Focus on Technology

Wednesday afternoons during Cincinnati Edition, 1:00 - 2:00 pm

Ann Thompson reports on the latest trends in technology and their effects on medicine, safety, the environment or entertainment.

Genre: 

Pages

Focus on Technology
2:00 pm
Wed July 23, 2014

Custom designed knee replacements gaining traction

Gary Marcum, who had knee replacement surgery in November, is examined by surgeon Dr. Michael Swank.
Ann Thompson WVXU

Increasingly people are losing interest in the "one size fits all" approach for medical care. Sixty-eight year old Gary Marcum knew he didn't want it when he faced his second knee replacement. The first one was  a partial, but the recovery lasted months and he was in a lot of pain.

Read more
Focus on Technology
2:00 pm
Wed July 16, 2014

Google takes a closer look

Skybox

Peering down to earth from one satellite now and eventually 24, Google is expanding its view, and some say its influence in the universe.

In June Google bought Skybox Satellite for $500 million. Images from the high resolution satellite are updated daily and users with special software can zoom in on things like crops and construction or see how full oil containers are at a Saudi oil field.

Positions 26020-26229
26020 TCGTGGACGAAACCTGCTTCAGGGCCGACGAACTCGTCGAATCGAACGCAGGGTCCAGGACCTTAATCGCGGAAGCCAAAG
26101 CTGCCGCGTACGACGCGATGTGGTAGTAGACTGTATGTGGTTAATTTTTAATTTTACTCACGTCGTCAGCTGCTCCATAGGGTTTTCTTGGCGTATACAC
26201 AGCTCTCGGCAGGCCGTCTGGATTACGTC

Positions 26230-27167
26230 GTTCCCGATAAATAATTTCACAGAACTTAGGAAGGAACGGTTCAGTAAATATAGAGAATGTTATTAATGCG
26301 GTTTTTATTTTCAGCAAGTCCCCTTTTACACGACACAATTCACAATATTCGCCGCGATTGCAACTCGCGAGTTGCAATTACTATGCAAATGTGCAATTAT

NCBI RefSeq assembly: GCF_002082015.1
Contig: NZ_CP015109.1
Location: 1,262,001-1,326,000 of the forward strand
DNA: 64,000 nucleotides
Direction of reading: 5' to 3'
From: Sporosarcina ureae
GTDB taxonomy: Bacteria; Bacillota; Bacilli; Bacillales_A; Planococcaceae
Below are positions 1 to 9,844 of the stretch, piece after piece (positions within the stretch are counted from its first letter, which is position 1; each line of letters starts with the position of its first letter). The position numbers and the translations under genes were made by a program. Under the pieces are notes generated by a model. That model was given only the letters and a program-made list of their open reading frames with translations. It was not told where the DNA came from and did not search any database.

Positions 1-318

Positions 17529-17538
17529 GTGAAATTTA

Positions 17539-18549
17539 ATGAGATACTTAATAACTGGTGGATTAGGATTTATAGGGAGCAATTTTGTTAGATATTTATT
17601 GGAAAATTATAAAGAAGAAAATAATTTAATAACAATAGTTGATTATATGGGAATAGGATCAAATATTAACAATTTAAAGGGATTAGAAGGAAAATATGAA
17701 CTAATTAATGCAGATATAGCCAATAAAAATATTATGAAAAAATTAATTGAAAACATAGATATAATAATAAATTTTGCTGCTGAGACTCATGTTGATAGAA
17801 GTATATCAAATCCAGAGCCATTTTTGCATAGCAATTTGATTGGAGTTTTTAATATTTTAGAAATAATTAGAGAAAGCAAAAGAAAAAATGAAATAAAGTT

Take a look at one such example where the Burj Khalifa skyscraper casts a shadow over Dubai.

Read more
Focus on Technology
2:00 pm
Wed June 25, 2014

Maple Knoll tests UC smart house for seniors

Human patient simulators help demonstrate the available technology at Maple Knoll Village at the "Innovation Collaboratory House."
Ann Thompson WVXU

Except for a small sign the  "Innovation Collaboratory House" looks like any other villa at Maple Knoll Village. But walk inside and it's anything but.

Telehealth robots are in the sitting room and a Microsoft X-Box "Kinect" demonstration is in the bedroom. "Flo-bot" can manage congestive heart failure and do stroke intervention. "Little-bot" can ask you questions.

Other innovations:

Read more
Focus on Technology
2:00 pm
Wed June 18, 2014

New UD lab proves this is not your grandfather's radar

The equipment at the University of Dayton's new Mumma Radar Laboratory was all custom built.
Ann Thompson WVXU

The University of Dayton's new Mumma Radar Laboratory opened, not with bangs, but with lots of blips.

The state-of-the-art facility, in Kettering Laboratories, contains perhaps the most precise radars in the world, accurate to 1/10th of a micron or within a fraction of a human hair. They also don't take a lot of power. Lab Director Dr. Michael Wicks says they only need the power equivalent to 1/100th of a Christmas tree bulb.

Read more
Focus on Technology
1:45 pm
Wed June 11, 2014

Smart people come together to slow down puberty

Actio

Why are girls hitting puberty earlier. Last fall Cincinnati Children's Hospital Medical Center researchers blamed obesity. Are there other causes? At the time, Children's lead investigator Dr. Frank Biro said environmental and physiological factors also play a role.

Read more

Pages